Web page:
Similarly as in the previous chapter, in this chapter we will discuss heat transfer with phase change, but in this case we will discuss condensation of gas phase (vapor-to-liquid phase change).
In general, condensation is the change of the physical state of matter from gas phase into liquid phase, and is the reverse of vaporisation. Flow processes associated with condensation on a solid surface are almost a mirror image of those involved in boiling. Condensation occurs when the temperature of a vapor is reduced below its saturation temperature or when the pressure of a vapor is increased above its saturation parameters (see phase diagram of water).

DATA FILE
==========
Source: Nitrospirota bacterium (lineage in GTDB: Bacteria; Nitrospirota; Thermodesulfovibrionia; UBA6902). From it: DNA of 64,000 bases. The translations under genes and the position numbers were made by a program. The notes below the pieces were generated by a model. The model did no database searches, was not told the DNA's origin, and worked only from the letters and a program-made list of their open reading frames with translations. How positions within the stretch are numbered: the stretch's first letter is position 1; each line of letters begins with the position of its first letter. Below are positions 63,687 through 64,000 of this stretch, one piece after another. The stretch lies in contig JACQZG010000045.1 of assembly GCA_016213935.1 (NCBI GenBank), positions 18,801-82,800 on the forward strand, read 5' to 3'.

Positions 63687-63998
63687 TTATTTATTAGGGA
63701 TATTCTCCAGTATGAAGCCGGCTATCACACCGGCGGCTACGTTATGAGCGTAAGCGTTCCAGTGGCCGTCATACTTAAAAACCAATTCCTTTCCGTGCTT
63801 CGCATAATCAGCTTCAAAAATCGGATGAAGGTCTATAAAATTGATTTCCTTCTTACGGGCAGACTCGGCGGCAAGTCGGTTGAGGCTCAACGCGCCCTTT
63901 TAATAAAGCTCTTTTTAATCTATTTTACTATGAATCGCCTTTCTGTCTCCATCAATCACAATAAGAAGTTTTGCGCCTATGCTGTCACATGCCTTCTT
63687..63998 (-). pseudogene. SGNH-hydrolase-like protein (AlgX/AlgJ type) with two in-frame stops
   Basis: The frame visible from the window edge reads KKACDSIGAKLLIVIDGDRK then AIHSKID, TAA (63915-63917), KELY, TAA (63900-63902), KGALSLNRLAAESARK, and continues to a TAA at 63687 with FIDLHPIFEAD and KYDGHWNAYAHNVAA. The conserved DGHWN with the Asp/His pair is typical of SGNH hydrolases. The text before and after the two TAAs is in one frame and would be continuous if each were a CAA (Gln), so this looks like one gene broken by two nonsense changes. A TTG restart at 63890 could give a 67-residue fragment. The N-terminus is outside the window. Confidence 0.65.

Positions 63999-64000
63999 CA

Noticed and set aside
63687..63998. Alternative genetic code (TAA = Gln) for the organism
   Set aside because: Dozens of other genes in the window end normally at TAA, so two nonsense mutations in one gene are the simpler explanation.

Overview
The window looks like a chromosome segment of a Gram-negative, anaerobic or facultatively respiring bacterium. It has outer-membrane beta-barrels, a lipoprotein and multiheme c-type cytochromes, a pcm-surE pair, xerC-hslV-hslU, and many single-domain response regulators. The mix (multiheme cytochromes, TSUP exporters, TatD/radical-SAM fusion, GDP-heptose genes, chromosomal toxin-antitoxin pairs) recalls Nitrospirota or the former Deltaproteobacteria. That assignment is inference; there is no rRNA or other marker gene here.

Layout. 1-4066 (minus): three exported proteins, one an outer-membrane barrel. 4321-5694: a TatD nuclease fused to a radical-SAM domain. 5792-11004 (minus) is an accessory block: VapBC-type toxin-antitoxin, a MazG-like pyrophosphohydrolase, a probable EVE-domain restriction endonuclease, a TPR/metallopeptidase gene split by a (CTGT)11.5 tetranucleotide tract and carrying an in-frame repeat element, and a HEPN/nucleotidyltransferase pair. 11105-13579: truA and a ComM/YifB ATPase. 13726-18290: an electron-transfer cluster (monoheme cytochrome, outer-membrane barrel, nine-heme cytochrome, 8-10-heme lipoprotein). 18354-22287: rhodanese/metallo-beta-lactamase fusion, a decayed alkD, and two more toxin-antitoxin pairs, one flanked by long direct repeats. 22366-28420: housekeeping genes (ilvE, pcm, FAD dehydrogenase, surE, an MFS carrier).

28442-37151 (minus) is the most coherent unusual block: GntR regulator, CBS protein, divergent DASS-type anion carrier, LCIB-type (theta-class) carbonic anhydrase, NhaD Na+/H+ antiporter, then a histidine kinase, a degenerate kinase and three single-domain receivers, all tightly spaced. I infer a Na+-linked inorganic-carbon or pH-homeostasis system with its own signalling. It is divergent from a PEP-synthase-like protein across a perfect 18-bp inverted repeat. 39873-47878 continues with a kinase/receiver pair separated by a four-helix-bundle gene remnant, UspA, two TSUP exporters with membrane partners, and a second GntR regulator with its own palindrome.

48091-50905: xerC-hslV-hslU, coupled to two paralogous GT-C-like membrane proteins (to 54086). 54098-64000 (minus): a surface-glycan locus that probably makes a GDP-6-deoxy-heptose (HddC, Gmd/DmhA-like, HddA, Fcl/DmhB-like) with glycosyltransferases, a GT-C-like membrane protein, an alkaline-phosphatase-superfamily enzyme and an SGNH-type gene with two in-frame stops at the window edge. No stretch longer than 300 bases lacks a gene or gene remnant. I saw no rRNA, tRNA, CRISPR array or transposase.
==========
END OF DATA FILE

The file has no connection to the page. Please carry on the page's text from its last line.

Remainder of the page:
In dropwise condensation, the condensed vapor forms droplets on the surface instead of a continuous film. Dropwise condensation can occur when the surface is nonwetting or these droplets are taken away from the surface by external flow or by gravity. The vapour is in direct contact with the surface over most of the area and heat transfer rates are much higher (more than 3 – 10 times higher) as there is very little resistance for heat flow between the vapour and the surface. The droplets develop at nucleation sites (points of surface imperfections such as pit, scratch and cavities), and grow in size as more vapour condenses on its exposed surface. For steam condensers, it is common practice to use surface coatings (silicons, teflons or waxes) that inhibit wetting, and hence stimulate dropwise condensation. But coatings gradually lose their effectiveness due to removal, oxidation etc. In practice no surface is found to continue as nonwetting over any length of time. Since in most engineering applications it is often difficult to maintain this condition, using the value of heat transfer coefficients assuming dropwise condensation for design purposes is not advisable.